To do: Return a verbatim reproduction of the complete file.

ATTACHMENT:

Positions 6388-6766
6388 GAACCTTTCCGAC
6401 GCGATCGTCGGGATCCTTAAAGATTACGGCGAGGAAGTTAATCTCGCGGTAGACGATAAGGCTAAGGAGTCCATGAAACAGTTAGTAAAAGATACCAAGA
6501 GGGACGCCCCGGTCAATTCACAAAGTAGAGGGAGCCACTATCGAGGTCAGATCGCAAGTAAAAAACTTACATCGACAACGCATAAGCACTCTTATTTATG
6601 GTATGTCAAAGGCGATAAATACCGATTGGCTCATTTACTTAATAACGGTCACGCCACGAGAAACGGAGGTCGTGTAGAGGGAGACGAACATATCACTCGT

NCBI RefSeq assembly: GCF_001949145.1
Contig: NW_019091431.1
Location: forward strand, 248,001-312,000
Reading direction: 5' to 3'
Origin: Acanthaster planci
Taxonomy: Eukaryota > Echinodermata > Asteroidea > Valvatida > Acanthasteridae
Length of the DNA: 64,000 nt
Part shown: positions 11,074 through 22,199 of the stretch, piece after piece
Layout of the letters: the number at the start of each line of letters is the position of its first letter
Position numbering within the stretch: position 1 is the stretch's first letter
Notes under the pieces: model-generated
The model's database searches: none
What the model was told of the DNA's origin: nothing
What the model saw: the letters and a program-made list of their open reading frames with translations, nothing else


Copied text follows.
Positions 6388-6766
6388 GAACCTTTCCGAC
6401 GCGATCGTCGGGATCCTTAAAGATTACGGCGAGGAAGTTAATCTCGCGGTAGACGATAAGGCTAAGGAGTCCATGAAACAGTTAGTAAAAGATACCAAGA
6501 GGGACGCCCCGGTCAATTCACAAAGTAGAGGGAGCCACTATCGAGGTCAGATCGCAAGTAAAAAACTTACATCGACAACGCATAAGCACTCTTATTTATG
6601 GTATGTCAAAGGCGATAAATACCGATTGGCTCATTTACTTAATAACGGTCACGCCACGAGAAACGGAGGTCGTGTAGAGGGAGACGAACATATCACTCGT

NCBI RefSeq assembly: GCF_001949145.1
Contig: NW_019091431.1
Location: forward strand, 248,001-312,000
Reading direction: 5' to 3'
Origin: Acanthaster planci
Taxonomy: Eukaryota > Echinodermata > Asteroidea > Valvatida > Acanthasteridae
Length of the DNA: 64,000 nt
Part shown: positions 11,074 through 22,199 of the stretch, piece after piece
Layout of the letters: the number at the start of each line of letters is the position of its first letter
Position numbering within the stretch: position 1 is the stretch's first letter
Notes under the pieces: model-generated
The model's database searches: none
What the model was told of the DNA's origin: nothing
What the model saw: the letters and a program-made list of their open reading frames with translations, nothing else